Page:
Over 50 years ago, the Presidential Commission Report, The Challenge of Crime in a Free Society, contained recommendations to increase professionalism and standardization of training. Decades later, this was supplemented by a follow-up analysis titled, The Challenge of Crime in a Free Society: Looking Back, Looking Forward. In a January 2000, report to Congress, the Commission on the Advancement of Federal Law Enforcement, reiterated and reinforced the need to develop and implement training standards. The Commission made it abundantly clear that core training in law enforcement functions, certification of the adequacy of training programs, and accreditation of agencies are all essential to maintaining public confidence in the professionalism of federal agents and officers.
Continuing in 2000, in an effort to increase the professionalism of federal law enforcement training, a task force of key training leaders from principal federal and state law enforcement agencies began work to collaboratively research to establish a premier training accreditation model. In the development of the model, federal law enforcement training professionals established standards and procedures to evaluate the training academies and training programs used to train federal law enforcement agents and officers. The intent was to develop an independent accreditation process that provided federal law enforcement organizations with an opportunity to voluntarily demonstrate that they met an established set of professional standards and received appropriate recognition. This independent accreditation process was developed and entitled the Federal Law Enforcement Training Accreditation (FLETA). To further support the goal of increasing the level of professionalism in law enforcement training, in March 2015, The President’s Task Force on 21st Century Policing recommended in its interim report that “The Federal Government …support the development of partnerships with training facilities across the country to promote consistent standards for high quality training.” The Task Force reiterated its recommendation by saying that the starting point “…for changing the culture of policing is to change the culture of training academies.”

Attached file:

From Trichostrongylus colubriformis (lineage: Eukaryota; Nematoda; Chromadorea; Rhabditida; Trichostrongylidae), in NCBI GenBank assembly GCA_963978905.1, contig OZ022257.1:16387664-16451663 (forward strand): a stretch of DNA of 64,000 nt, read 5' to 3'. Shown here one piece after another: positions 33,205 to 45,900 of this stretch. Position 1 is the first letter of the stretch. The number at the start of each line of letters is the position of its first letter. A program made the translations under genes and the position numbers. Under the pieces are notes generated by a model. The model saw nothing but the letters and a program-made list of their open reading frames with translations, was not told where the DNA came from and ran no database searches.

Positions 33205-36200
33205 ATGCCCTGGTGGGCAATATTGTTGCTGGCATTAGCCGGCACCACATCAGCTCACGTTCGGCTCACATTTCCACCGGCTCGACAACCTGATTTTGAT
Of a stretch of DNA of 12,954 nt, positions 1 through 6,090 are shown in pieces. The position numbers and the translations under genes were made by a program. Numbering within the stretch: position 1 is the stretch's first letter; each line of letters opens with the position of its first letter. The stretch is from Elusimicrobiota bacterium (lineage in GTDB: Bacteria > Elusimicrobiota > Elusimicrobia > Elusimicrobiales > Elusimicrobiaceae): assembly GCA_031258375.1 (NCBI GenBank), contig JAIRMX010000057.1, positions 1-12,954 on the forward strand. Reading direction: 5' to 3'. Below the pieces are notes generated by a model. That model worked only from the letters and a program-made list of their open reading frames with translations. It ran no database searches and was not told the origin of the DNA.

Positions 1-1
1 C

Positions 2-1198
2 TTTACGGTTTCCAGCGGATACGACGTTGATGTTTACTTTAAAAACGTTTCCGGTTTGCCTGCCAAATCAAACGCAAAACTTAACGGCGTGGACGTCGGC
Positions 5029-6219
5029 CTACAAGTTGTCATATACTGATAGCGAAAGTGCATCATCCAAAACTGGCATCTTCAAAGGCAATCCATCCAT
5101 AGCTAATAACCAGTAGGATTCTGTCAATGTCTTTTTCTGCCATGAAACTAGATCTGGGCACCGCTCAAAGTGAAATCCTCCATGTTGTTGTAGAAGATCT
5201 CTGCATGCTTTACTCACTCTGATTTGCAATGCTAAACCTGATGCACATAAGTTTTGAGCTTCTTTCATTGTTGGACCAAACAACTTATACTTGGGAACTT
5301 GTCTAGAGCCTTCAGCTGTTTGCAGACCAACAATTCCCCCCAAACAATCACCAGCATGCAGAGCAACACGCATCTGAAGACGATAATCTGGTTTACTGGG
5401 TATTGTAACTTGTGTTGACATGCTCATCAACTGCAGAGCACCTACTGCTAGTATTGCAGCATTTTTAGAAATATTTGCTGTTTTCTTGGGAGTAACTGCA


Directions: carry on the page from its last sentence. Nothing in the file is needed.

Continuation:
The accreditation of a federal law enforcement academy or training program demonstrates to the citizens they serve that the training organization has voluntarily submitted to a process of self-regulation and successfully achieved compliance with a set of standards that has been collectively established by their peers within their professional community. To accomplish this goal, trainers in the same discipline, working through a professional accrediting body, assist each other in evaluating and improving their professionalism. A high degree of public confidence in the competence and professionalism of federal agents and officers is an important outcome of this process. The focus of the effort is to accredit federal entry-level and advanced/specialized training programs, instructor training, and other programs that affect federal, state, tribal, and local law enforcement officers.
1900 Start of effort to raise standards.
1953 “Model Police Training Act”
1967 President’s Commission on Law Enforcement recommended each state establish a POST Commission
1979 Commission on Accreditation for Law Enforcement Agencies (CALEA) established
1999 The U. S. Office of Management and Budget directed the federal law enforcement community to develop a process to improve federal law enforcement operations.
2002 The FLETA Board was established through the approval of a Memorandum of Understanding.
2005 The first accreditations were awarded to the Department of State and the U.S. Postal Service.
2014 FLETA completed the 200th FLETA assessment.
Currently, FLETA continues to grow.